Out on a Limb

Part of Exhibition: Tree Adventure



of an Exhibit

by Jeff Crewe

Published on July 30, 2009 , Modified on August 23, 2012

  • Museum: Morris Arboretum

  • Visit Date: Summer, 2009

  • Description:

    Morris Arboretum – Out on a Limb
    Reviewed by Jeff Crewe

    A Multi-Generation Adventure
    I visited the Morris Arboretum in July 2009, soon after the Out on a Limb exhibit opened. I saw a concept rendering of this exhibit via email and was inspired to visit. My group consisted of two mothers, 3 kids (ages 11, 12, 13) and me: a middle aged dad. One of the moms (my wife) has a disability and uses a mobility scooter.

    A short walk from the arboretum entrance brought us to a tube like portal that suggested tree rings and an organic growth pattern. This is both entrance and exit to Out on a Limb. Only one way in and out is a comfort for parents with young kids.

    Out on a Limb is a walkway and platform in a forest at tree canopy level — that is, just underneath the branching and foliage area of trees. How does the arboretum bring us up to the tree canopy without stairs, ramps or an elevator? By using the natural drop in elevation. We enter the exhibit even with the main pathway. Within a few feet the land dramatically drops away underneath the walkway so that we are enjoying an elevated perspective on the forest. A glance downward brings “ooos” from the crowd as they realize just how far up we are. One visitor says, “We better hold hands,” although parents soon became comfortable with the structure.

    Looking Down and Looking Around
    Along the walkway there is a clever change in side wall materials to convey the illusion of a clear opening to the forest floor below. Children are curious about these openings. Observant visitors look down and notice the steel columns and diagonal bracing that supports be exhibit. The structure below is rock-solid but the platform gives the illusion of movement with slopes, curves and suspended areas. The result is a bit of safe danger for some of the younger visitors. I saw a few nervous youngsters, but most were delighted with the opportunity to see the forest in a different way. Overall, the crowd was quiet, smiling, and captivated by the forest.

    The entry walkway leads to a telescope station for close-range viewing. The next area encircles a tree trunk (which everyone seems to want to touch) and has simple and engaging interpretive panels. It was here that I noticed my own growing empathy for the plants and animals of the forest. Next, a central covered area serves as the hub connecting other platform branches. A mother nursed her child in a quiet corner of this covered area. This space is ideal for natural science instruction. A branch to the right takes a suspension bridge to an oversized bird nest with blue eggs to sit on. Another branch leads to the tree hammocks. Movement through the exhibit is accomplished without orientation signs, thanks to a simple layout and clear sight-lines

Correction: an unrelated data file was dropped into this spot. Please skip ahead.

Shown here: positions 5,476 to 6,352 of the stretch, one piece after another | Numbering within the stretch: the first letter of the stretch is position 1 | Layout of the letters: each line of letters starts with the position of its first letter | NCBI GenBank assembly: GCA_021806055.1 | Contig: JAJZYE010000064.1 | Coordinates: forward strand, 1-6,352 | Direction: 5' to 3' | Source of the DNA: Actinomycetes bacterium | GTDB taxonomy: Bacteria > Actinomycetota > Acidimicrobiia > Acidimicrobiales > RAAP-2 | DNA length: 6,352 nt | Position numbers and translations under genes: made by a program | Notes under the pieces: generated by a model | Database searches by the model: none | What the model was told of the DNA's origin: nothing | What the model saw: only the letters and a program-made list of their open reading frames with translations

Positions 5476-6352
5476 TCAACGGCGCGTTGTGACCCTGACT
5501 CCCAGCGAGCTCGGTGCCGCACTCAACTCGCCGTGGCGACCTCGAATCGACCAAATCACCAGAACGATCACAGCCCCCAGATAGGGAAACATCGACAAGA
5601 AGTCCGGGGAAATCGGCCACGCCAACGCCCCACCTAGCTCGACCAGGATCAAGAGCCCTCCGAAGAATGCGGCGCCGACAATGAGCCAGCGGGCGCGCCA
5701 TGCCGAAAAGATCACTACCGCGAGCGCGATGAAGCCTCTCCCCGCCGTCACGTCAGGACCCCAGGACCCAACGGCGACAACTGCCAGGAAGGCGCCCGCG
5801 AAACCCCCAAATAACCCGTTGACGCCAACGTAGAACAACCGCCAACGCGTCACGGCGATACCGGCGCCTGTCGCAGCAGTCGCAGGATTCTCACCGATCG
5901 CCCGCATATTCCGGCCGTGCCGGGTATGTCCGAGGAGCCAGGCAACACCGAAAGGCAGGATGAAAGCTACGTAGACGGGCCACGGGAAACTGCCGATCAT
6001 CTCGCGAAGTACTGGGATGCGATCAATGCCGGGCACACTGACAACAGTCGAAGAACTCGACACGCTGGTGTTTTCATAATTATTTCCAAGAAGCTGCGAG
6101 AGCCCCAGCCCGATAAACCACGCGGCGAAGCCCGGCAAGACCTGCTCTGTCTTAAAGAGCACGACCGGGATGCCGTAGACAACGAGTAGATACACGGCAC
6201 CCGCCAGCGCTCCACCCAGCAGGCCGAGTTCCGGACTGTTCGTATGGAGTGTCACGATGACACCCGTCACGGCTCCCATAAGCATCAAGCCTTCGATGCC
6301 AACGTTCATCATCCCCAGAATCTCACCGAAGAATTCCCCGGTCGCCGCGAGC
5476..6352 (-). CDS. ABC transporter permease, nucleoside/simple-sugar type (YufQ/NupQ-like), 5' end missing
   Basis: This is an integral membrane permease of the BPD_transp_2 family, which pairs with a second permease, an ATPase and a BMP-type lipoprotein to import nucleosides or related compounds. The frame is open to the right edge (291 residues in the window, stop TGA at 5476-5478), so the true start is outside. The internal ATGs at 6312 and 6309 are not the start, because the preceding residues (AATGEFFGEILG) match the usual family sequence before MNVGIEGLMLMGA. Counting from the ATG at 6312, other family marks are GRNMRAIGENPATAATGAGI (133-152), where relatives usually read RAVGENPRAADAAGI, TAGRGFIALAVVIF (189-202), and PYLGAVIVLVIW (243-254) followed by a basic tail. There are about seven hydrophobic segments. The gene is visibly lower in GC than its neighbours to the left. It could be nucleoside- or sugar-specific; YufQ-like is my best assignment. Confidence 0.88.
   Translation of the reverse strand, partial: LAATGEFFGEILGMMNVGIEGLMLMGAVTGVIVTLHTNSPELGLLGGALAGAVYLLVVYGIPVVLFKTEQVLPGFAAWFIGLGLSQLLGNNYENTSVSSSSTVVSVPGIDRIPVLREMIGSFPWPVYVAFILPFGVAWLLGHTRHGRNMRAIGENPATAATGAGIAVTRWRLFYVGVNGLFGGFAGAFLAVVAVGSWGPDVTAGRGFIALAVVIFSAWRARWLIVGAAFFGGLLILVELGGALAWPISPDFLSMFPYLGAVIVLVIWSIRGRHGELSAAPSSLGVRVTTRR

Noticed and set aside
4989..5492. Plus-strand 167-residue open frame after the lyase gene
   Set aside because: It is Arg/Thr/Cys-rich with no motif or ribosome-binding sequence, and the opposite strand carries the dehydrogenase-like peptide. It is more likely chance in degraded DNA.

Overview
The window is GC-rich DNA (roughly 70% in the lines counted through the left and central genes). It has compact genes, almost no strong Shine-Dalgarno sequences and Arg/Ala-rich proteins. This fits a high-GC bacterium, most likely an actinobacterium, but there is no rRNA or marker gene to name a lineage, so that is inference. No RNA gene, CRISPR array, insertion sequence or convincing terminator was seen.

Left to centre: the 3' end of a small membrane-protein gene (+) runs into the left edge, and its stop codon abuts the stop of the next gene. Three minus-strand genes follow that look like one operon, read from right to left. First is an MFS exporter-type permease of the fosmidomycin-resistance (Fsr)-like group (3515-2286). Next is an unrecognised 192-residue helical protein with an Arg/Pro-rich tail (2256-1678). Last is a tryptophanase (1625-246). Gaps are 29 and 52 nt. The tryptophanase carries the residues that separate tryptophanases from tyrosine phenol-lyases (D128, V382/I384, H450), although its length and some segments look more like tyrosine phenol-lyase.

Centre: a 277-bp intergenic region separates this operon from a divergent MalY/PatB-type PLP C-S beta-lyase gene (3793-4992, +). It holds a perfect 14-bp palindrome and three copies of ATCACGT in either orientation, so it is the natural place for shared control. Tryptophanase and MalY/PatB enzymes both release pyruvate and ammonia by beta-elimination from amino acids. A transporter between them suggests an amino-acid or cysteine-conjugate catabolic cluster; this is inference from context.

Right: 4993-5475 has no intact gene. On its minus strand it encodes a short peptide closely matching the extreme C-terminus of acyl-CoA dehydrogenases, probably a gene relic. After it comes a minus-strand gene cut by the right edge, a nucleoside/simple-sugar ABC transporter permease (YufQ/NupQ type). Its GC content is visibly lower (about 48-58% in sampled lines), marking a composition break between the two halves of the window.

An Unexpected Social Setting
    The tree hammock zone is the social center of the exhibit. Two large triangular nets suspend from the deck and surround tree trunks without touching the trees. The message is: “come on in, lay back and breathe in the forest. “ Visitors linger in this space. Children tentatively walk or climb on the webbing. Adults sit on the edge of the webbing as if dangling their feet in a pool. Most everyone removes their shoes (even though I saw no sign asking us to). Strangers talk to each other. This space is so comfortable, a robin built her nest on a tree about 5 ft from the railing edge. We watched her feed her 3 chicks. It was magical and authentic. The designers that created this space should be commended for forming a wonderful social space — even if its success was not anticipated.

    It’s a Tree Fort, Outdoor Classroom and Interactive Exhibit
    I know there were many development and design challenges for this program. The design team successfully negotiated sensitivity to the site, visitor safety and excellent accessibility for all. The integration of materials: structural steel on concrete footings, bolted and welded wire railing, nets, mesh, grill, lattice and actual logs is impressive. The construction details and finishes are appropriate for long term exposure to the elements and visitor wear and tear. Even so, the supporting structure seems to intrude on the forest floor (will vines be permitted to obscure the structural steel?) and I found myself longing for more natural wood and organic form, particularly in the roof structure. To my eyes, the silver galvanized rail finish is too prominent and conflicts with the green leaf canopy.

    All in all, my criticisms are small and the exhibit is very successful. The spaces allow for individual and social groups interaction. The exhibit inspires silent observation, quiet conversation and reverence for the forest. This is a tremendous combination of the right site and very well designed and implemented exhibit. Every arboretum is going to want one of these, though it will be difficult for others to remake this unique experience.

Latest Comments (1)

Viewing tower/climbing wall

by Javier Pes - August 11, 2009

for a variation on a similar theme, only much more active, check out this woodland viewing tower/climbing wall in the Netherlands.


There’s a multi-million pound version of a tree walk at Kew Botanical Gardens, London

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